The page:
Campus instructional designer presents at two technology-themed conferences

Canvas Day presenters Riley, Evans and Lewis

Kiernan Riley, left, campus alumna and BNS-Ph.D. student in Penn State's College of Nursing; Dr. Michael Evans, associate teaching professor of nursing and campus assistant chief academic officer; and Griff Lewis, campus instructional designer, presented the study, "Student Perceptions of Learning with Canvas," at the recent Canvas Day at University Park.

Credit: Penn State

DUNMORE, Pa. — As Penn State Scranton’s instructional designer, Griff Lewis is the guy faculty members seek out when they want to make a few technological upgrades to their curriculum.

Recently, Lewis took that role to a bigger stage when he gave presentations at both Canvas Day and the Teaching and Learning with Technology Symposium.

Held the same weekend at University Park’s Penn Stater Conference Center Hotel, the annual events provide faculty and staff with a terrific opportunity to share new and innovative ways to merge technology and pedagogy.

“It’s a great way for faculty members to grow in their teaching and have more effective student interactions,” Lewis said. “For instance, a subject like statistics doesn’t really change, but maybe the way you present it to students does.”

Lewis was among 47 faculty and staff presenters and 270 overall attendees at Canvas Day, which centers around the innumerable ways to optimize Penn State’s online learning management system. There, Lewis assisted Dr. Michael Evans, associate teaching professor of nursing and assistant chief academic officer at Penn State Scranton, and Kiernan Riley, campus alumna and BSN-Ph.D. student in University Park’s College of Nursing, in presenting the study, “Student Perceptions of Learning with Canvas.”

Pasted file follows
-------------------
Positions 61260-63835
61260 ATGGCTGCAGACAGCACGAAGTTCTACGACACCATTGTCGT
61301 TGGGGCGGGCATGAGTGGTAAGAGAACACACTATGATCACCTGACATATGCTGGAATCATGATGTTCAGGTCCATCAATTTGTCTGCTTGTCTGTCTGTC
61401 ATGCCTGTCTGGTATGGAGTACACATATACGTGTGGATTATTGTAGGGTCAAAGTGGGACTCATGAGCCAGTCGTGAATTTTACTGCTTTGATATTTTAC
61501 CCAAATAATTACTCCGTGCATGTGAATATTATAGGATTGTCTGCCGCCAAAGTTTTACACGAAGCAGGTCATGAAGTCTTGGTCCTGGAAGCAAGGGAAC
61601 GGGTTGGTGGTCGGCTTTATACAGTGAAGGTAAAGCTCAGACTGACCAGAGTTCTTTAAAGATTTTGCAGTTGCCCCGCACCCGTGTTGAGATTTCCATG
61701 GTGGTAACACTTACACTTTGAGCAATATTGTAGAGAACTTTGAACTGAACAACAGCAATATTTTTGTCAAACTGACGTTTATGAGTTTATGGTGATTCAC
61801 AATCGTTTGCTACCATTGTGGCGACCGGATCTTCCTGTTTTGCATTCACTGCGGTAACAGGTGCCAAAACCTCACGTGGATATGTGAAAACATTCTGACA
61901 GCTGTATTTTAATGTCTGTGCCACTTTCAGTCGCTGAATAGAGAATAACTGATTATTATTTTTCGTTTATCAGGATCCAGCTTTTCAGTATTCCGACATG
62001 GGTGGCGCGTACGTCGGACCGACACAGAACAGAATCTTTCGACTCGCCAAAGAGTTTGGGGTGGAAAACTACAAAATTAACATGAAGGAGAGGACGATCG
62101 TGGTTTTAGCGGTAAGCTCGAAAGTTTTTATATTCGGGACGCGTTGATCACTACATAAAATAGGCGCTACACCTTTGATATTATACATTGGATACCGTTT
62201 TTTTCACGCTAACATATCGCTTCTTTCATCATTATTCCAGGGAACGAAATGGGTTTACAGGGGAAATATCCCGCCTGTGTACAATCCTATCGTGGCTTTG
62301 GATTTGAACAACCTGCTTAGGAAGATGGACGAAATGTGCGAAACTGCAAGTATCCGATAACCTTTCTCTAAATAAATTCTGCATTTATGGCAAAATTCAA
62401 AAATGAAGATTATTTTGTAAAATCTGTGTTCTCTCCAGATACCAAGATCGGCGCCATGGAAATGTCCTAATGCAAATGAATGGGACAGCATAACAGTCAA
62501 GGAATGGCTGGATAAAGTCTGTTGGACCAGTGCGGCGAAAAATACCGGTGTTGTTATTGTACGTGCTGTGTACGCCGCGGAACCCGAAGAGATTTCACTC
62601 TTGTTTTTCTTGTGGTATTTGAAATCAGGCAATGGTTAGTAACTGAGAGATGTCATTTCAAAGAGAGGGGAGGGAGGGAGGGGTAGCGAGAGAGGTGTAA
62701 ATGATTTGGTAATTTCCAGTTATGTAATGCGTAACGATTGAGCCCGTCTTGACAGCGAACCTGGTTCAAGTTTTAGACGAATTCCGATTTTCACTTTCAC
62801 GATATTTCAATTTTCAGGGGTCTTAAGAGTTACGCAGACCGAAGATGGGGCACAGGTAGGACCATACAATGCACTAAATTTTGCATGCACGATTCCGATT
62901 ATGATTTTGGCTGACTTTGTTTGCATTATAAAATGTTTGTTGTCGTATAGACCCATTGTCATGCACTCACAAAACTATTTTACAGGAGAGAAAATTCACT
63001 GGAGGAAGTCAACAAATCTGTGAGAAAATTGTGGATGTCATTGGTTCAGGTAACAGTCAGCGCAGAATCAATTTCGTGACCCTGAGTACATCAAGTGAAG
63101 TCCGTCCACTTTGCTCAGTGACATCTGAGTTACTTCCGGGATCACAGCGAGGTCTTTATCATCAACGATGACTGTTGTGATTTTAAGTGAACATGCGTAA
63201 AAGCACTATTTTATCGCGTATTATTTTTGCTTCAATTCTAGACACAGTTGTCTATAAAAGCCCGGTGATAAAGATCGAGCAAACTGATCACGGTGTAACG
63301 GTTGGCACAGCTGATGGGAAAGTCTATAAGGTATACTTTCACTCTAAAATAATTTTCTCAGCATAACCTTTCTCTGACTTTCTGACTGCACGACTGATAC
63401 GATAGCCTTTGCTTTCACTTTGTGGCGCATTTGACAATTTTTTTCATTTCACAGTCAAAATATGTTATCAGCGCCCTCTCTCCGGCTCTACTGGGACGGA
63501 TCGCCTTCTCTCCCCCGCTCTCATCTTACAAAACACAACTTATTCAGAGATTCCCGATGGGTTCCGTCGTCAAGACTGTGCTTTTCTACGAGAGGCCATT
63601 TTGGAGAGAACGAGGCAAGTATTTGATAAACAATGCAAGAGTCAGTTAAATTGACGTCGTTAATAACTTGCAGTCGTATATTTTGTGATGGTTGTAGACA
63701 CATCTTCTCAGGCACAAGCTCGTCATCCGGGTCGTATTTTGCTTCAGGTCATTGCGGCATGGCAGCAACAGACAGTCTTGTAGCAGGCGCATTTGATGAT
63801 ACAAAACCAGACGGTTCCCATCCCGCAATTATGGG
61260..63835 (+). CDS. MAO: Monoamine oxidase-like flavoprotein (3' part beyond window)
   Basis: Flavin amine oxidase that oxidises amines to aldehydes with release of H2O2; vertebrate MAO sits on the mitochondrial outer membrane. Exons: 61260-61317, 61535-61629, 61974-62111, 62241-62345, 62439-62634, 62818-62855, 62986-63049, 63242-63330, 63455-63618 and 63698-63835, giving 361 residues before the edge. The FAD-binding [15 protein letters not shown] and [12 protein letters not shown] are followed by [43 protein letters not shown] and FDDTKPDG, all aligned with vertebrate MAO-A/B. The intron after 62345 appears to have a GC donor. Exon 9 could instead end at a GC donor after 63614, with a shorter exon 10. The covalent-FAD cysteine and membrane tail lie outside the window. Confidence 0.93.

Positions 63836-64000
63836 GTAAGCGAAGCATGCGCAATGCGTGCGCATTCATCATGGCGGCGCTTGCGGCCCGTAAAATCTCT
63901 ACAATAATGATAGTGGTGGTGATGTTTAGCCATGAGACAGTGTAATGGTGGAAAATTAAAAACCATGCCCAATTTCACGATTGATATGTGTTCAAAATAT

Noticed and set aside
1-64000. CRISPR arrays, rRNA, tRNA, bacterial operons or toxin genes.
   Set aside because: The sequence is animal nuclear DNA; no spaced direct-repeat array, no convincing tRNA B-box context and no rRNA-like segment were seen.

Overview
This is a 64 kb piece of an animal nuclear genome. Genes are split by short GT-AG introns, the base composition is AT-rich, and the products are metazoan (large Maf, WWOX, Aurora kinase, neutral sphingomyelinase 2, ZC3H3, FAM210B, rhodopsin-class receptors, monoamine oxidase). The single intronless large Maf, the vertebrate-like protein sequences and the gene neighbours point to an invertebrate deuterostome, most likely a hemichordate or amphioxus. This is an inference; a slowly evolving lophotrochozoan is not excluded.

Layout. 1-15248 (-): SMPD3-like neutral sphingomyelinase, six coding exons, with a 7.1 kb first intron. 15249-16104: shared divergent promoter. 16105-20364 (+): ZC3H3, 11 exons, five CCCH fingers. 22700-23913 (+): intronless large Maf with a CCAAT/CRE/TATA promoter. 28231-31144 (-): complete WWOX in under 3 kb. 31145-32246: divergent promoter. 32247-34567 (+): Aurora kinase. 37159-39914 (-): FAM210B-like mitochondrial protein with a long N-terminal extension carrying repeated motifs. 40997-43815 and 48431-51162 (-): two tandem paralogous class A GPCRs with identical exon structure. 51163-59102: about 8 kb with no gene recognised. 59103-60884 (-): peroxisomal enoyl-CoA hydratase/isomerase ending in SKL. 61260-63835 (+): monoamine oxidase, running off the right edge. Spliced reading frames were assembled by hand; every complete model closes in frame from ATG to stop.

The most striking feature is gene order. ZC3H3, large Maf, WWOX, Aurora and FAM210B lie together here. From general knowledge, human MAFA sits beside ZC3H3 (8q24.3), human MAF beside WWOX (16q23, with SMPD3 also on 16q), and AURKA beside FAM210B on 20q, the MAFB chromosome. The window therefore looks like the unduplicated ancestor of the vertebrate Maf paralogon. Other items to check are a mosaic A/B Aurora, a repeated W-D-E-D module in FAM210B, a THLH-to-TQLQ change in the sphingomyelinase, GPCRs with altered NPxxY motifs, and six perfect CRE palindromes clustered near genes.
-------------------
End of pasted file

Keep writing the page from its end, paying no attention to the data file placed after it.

Evans came up with the idea for the study, for which he and Riley gathered qualitative data from student-comprised focus groups using semi-structured interviews guided by the "Strengths, Weaknesses, Opportunities, Threats" (SWOT) framework.

Using student feedback, professors can gain a better understanding of how to enhance learning and outcomes, said Lewis, who edited the presentation’s slides and answered any technical and pedagogical questions related to Canvas.

“This information can then be shared with instructional designers across the University to enhance and focus faculty training sessions, and be shared with Canvas support as they work to continually enhance the product,” Lewis said.

The next day, Lewis was among more than 500 people in attendance at the Teaching and Learning with Technology Symposium, or TLT for short.

At the symposium, Lewis presented “Teaching with Kaltura” with Penn State faculty and IT professionals Amanda Jones, Mary Ann Mengel, Red Yuan and Edward Glantz.

The group gave an interactive demonstration of Kaltura, the media management system that allows faculty and students to create, stream and share video content — instructions, lectures, quizzes, projects, etc. — directly within Canvas.

Kaltura is a great tool for faculty members who want to integrate more web-based learning into their instruction, or get around roadblocks like canceled classes. Plus, it tracks whether students are actually watching the videos, Lewis said.

“And I appreciate that faculty here are willing to try it,” Lewis said. “I think that as more faculty use video in their courses, they’ll realize the utility of it.”

A regular Canvas Day and TLT attendee, Lewis said both events consistently provide a “smorgasbord” of great learning and networking opportunities. Inevitably, he always comes away from the experience with at least one or two new ideas that might be worth introducing to the Penn State Scranton community.

“Plus,” he said with a laugh, “the bacon there is to die for.”